The Point

  • Recently the Arizona Supreme Court granted Axiom Law authority to provide licensed lawyers and their legal advice directly to businesses that do not have a general counsel or other full-time attorney on their payroll.
  • This matters because attorneys’ bar regulations in the U.S. (except in Washington, D.C.) have prohibited such a direct offering by any entity owned by persons who have not been licensed to practice law.
  • In over 20 years of providing qualified attorneys to businesses that do have full-time in-house counsel, and currently generating in excess of $1 billion in annual revenue, Axiom Law is renowned for two traits:
    1. The high quality of the lawyers it provides to companies; many of whom have practiced law with prestigious traditional law firms or Fortune 500 general counsel offices, lots of them with Ivy League pedigrees, etc., and
    2. Fair charges to their corporate clients. Unlike traditional law firms, Axiom Law does not bill by the hour.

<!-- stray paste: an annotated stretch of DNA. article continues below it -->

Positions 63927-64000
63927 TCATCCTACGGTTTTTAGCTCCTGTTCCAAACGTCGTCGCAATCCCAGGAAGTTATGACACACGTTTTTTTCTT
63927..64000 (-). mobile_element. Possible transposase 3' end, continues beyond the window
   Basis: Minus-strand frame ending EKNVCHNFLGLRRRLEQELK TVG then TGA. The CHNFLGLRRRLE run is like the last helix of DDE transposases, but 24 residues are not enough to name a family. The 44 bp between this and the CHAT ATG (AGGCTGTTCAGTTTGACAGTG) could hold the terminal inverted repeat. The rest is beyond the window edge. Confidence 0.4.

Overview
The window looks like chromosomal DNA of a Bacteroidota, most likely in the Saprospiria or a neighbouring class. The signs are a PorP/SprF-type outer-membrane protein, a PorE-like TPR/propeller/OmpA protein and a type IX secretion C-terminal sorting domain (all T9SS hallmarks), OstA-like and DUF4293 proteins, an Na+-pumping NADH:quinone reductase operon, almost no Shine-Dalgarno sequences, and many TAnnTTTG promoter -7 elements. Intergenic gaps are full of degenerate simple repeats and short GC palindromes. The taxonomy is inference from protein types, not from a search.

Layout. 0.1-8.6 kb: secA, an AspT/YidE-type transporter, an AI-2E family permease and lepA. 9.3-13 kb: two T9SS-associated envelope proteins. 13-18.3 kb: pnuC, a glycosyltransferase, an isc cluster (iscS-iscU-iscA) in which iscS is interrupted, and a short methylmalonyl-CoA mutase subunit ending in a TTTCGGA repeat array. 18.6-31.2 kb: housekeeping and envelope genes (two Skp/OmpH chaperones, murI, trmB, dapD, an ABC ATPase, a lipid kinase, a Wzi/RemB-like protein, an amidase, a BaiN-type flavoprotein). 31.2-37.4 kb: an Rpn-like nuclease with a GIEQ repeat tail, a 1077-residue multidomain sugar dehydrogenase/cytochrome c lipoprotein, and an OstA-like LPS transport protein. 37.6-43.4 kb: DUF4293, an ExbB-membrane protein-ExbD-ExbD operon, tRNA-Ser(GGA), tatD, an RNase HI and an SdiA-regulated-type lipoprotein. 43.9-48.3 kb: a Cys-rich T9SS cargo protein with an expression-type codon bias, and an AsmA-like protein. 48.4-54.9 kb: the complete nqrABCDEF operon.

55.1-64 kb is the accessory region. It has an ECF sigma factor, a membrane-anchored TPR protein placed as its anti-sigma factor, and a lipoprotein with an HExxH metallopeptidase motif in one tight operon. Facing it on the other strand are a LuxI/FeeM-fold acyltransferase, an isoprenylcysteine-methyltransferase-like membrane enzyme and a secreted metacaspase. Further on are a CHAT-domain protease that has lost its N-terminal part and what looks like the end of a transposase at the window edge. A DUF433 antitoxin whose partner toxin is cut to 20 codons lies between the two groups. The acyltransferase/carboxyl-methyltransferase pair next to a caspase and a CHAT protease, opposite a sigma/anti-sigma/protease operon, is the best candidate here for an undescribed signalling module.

Continue reading


The Point

Corporate law functions perennially experience chronic shortfalls between the capabilities they have and the ones they need. Meeting these shortfalls requires Legal capability increases at scale. But, as illustrated by Microsoft’s / Jason Barnwell’s experience described in Part I of this two-part series, most law firms resist cooperation  with “law companies” or “alternative legal services providers” who provide the software, data analysis, and business process expertise needed to do routine, recurring “process work” (or “efficiency work” as Elevate Services’ Liam Brown refers to it below) at-scale.

Elevate Services is an outlier among U.S.* legal services providers which has organized itself to offer corporate clients both (1) legal advice of licensed attorneys like that found in a traditional law firm, and (2) software, data analysis, and business process expertise offered at the high standards offered by law companies or alternative legal services providers.

The result: Elevate Services offers its corporate clients at-scale responses to skyrocketing legal and regulatory demands at lower cost, greater speed, and greater accuracy than a traditional law firm can offer. Continue reading


The Point

    1. Corporate law functions perennially experience chronic shortfalls between the capabilities they have and the capabilities they need. Absent an unlimited budget that can simply add lawyers in response to each new legal and regulatory demand, Legal must increase its compliance capabilities at-scale just to keep up.